Locke held that the individual had the right to follow his own religious beliefs and that the state should not impose a religion against Dissenters , but there were limitations. No tolerance should be shown for atheists , who were seen as amoral, or to Catholics , who were seen as owing allegiance to the Pope over their own national government. Adam Smith 's The Wealth of Nations , published in , was to provide most of the ideas of economics, at least until the publication of John Stuart Mill 's Principles of Political Economy in Smith wrote that as long as supply, demand, prices and competition were left free of government regulation, the pursuit of material self-interest, rather than altruism, would maximise the wealth of a society [15] through profit-driven production of goods and services.

    An " invisible hand " directed individuals and firms to work toward the public good as an unintended consequence of efforts to maximise their own gain.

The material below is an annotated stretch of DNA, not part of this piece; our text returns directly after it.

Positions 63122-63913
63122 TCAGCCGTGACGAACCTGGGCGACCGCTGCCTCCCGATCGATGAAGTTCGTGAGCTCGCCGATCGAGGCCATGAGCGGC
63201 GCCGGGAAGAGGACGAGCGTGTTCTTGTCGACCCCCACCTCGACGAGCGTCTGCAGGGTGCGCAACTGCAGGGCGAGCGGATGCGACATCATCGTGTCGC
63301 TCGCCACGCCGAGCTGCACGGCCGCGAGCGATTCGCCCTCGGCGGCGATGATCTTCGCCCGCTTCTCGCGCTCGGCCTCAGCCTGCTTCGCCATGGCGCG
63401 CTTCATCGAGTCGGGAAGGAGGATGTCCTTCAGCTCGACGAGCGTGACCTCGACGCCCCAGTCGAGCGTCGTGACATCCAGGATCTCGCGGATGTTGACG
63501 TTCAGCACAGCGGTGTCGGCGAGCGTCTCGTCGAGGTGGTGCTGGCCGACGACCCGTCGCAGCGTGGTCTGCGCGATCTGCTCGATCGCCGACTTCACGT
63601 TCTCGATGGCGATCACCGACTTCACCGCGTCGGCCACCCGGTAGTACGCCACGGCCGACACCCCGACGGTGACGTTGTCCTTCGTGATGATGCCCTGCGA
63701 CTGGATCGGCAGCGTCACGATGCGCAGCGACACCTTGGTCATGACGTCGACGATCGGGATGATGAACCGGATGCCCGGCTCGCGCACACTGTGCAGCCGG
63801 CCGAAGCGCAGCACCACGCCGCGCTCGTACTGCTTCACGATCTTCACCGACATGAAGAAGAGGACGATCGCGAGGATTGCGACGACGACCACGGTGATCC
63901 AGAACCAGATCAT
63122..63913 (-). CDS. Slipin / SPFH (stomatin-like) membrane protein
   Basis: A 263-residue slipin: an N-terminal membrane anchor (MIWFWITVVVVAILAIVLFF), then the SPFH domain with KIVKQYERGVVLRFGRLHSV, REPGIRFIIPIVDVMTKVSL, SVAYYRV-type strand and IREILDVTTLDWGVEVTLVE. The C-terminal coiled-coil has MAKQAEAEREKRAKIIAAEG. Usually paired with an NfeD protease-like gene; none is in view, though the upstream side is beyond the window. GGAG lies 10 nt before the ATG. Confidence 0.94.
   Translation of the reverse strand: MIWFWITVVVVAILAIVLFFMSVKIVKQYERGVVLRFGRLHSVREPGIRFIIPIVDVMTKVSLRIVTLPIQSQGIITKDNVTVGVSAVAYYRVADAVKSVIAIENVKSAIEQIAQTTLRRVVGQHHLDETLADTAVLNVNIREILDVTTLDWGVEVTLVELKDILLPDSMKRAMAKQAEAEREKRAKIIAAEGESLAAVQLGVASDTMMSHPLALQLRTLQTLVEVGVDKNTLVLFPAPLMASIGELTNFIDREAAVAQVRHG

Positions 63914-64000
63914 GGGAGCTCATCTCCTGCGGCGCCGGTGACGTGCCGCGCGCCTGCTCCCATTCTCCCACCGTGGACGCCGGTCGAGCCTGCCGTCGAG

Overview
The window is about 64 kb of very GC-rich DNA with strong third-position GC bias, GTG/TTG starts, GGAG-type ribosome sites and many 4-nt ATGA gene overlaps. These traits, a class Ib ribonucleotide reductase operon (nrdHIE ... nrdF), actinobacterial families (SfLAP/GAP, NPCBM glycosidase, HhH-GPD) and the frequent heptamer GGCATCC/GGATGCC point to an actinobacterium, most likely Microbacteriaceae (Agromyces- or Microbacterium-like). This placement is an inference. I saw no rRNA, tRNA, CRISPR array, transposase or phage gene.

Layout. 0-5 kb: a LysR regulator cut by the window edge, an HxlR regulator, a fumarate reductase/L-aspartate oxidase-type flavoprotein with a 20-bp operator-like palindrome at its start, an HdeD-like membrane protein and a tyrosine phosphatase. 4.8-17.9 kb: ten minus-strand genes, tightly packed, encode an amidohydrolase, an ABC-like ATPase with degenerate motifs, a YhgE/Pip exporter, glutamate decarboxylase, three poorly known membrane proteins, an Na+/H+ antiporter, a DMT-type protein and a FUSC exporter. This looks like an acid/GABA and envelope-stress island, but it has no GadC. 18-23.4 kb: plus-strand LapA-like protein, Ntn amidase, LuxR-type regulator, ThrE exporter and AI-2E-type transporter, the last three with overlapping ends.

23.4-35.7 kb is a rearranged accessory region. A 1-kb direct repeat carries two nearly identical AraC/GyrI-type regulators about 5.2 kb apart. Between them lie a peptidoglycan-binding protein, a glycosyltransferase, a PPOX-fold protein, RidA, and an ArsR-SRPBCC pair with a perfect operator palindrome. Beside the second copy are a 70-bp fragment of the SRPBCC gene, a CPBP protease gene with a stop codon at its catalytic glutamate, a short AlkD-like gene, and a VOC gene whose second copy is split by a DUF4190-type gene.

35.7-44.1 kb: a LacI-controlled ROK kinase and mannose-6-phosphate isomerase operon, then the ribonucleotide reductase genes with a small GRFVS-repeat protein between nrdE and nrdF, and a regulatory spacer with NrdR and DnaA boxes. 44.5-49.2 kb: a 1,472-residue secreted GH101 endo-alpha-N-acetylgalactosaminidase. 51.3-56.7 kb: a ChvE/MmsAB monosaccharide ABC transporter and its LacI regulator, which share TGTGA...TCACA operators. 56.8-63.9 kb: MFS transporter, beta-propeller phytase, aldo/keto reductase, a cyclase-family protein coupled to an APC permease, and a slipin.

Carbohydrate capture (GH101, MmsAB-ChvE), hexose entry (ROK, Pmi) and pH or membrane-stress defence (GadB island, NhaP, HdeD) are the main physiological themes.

This provided a moral justification for the accumulation of wealth, which had previously been viewed by some as sinful. He assumed that workers could be paid wages as low as was necessary for their survival, which was later transformed by David Ricardo and Thomas Robert Malthus into the " iron law of wages ". Smith's economics was carried into practice in the nineteenth century with the lowering of tariffs in the s, the repeal of the Poor Relief Act that had restricted the mobility of labour in and the end of the rule of the East India Company over India in In addition to Smith's legacy, Say's law , Thomas Robert Malthus ' theories of population and David Ricardo 's iron law of wages became central doctrines of classical economics.